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inception, incubation, and hatching of tinctive culture and a swash-buckling this barnyard chef d'oeuvre.” In the Kultur. Rostand was right in saying first place, during the writing of that his song came from his native soil "Chanticleer" death, illness, and trou- like sap, that he was of the soil on ble came thick and fast to Rostand which he stood, and that of no soil and his family, so that for months at a could he sing so well as of his own. time he was unable to work. In the There is a kind of political patriotism second place, Rostand was an honest that is a poison in the world's blood, and willing slave to accuracy of detail. but this sort of cultural patriotism we He worked over the details of scenes must cultivate if we are to keep an for months. He made literature with increasingly international society full his sleeves rolled up. I have been of color and meaning. again impressed, as I have reread In "Chanticleer" Rostand revived "Chanticleer," with his amazing mas- a dramatic form that had been little tery of detail, particularly in the first used, if at all, since Aristophanesand fourth acts.
peopling the stage with animals. The charges of bigotry and insular- There was endless discussion about ity were likewise unjust. This criti- this feature of the play, to the great cism grew out of the fact that Rostand
annoyance of Rostand, who said, would not travel, would not learn “I shall end by being taken for the foreign languages, and, in the produc- showman of a menagerie.” I dimly tion of his plays, stubbornly refused remember having read some ten years to allow a line to be inserted that was ago an interesting discussion of the not his. I am not sure that such use of birds and animals in literature, insularity merits criticism. It is true a discussion that comes to mind in that we must widen our outlook if we connection with Rostand's "Chantiare to be intelligent citizens of this cleer." Of course birds and animals modern world that has become so were used in literature long before by completely interdependent. It is true Aristophanes, Æsop, Chaucer, La Fonthat most of our political and eco- taine, and others. As I remember this nomic troubles may be traced to nar- discussion, it divided the history of the row nationalism. There is, however, literary use of animals into three a danger in our otherwise laudable periods. The first period was the propaganda for a more international time when man felt no essential disspirit. The danger is this: an inter- tinction between himself and creatures nationalism that tears men from their of instinct. Reason and instinct had native soil and leads them to neglect not become differentiated. In this their distinctive cultures will rob the period men looked upon animals as world of its color and turn the society tribal ancestors, consecrated them with of nations into one huge Shaker village elaborate ceremony as totems, worwith a drab uniformity of outlook and shiped them as divine. In the primiaction. There is room in real inter- tive fables of this period the animals nationalism for the widest diversity did not speak as beasts, but as persons, and keenest competition between our as clan ancestors. These fables were several national cultures. There is a not symbolic or allegorical; they were difference between a creative and dis- baldly real. In the second period man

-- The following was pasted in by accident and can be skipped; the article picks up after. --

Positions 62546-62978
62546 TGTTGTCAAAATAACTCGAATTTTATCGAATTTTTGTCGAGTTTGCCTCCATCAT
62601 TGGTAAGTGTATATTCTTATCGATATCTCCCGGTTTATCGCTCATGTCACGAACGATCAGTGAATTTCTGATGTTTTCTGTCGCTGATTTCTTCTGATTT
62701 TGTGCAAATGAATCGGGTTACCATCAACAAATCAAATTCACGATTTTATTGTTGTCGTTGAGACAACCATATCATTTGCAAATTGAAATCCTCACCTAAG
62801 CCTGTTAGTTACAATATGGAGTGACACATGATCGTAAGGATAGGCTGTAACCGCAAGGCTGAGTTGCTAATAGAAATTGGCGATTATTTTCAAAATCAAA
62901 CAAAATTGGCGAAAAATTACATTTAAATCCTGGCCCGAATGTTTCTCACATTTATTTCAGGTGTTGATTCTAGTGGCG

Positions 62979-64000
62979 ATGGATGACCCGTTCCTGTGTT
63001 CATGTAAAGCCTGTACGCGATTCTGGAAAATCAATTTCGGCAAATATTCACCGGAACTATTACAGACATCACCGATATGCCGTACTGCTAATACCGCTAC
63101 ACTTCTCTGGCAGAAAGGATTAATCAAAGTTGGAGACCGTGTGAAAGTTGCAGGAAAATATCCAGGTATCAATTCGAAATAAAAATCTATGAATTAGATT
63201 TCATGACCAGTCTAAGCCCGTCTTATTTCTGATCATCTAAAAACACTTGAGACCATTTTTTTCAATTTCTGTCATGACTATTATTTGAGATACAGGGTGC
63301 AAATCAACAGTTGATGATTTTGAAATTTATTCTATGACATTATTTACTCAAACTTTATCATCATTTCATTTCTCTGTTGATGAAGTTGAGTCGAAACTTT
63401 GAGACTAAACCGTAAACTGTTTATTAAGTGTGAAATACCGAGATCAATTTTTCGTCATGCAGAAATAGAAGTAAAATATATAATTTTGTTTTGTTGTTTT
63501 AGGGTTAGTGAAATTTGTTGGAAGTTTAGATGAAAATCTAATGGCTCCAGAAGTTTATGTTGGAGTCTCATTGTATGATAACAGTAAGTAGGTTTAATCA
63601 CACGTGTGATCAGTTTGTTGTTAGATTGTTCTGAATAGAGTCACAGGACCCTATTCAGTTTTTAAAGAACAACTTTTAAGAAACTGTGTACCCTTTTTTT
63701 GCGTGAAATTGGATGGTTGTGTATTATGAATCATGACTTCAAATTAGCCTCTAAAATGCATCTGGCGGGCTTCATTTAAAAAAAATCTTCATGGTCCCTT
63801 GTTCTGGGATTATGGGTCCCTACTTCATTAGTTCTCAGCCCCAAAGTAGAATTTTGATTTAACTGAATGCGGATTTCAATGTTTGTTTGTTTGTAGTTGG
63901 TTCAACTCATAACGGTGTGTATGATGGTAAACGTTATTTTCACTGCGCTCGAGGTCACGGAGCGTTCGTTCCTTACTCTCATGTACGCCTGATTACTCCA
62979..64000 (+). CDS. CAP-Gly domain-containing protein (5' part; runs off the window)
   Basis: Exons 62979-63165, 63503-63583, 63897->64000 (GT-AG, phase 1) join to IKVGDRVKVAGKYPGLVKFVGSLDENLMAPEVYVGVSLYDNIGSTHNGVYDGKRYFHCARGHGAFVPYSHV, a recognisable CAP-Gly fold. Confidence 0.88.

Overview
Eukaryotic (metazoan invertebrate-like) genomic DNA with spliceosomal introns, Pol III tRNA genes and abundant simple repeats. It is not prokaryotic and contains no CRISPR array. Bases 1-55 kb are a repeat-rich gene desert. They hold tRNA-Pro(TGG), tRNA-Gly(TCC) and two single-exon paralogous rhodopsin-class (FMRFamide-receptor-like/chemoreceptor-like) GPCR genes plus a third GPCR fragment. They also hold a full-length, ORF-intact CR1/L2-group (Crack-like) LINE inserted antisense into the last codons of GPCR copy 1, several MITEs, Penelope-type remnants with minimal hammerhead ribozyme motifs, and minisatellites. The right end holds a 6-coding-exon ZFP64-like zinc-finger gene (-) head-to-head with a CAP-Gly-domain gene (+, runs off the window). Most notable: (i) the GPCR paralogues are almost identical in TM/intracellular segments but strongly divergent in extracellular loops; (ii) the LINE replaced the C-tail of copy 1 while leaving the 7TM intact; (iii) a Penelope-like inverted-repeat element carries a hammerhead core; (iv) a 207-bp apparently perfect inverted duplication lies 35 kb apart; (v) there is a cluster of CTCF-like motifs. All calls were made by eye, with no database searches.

had acquired a sense of superiority mission was to sing so clearly that over animals. This "snobbery of every day would dawn clearly. His
" species” culminated in the theories of sense of responsibility touched him Descartes, who asserted that animals with nobility. One day he was tricked were automata. The tales of this into neglecting his crow. .
To his period did not seriously characterize surprise, the sun came up without his animals, but all about were totem- help. He was for the moment broken poles and obsolete rituals which had and disillusioned. Then he pulled himremained as relics of the earlier period. self together, and crowed lustily with Writers, in attempting to explain a new conception of his duty. He them, built up a great mythological could not make the sun rise to meet literature. But in our time the doc- the world, but he could make the trine of organic evolution has brought "world rise to meet the sun," as some us into a third period in which the old one has put it. As the translator says sense of comradeship with the animals in the foreword, "the secret of Chantiis being restored. Although we do not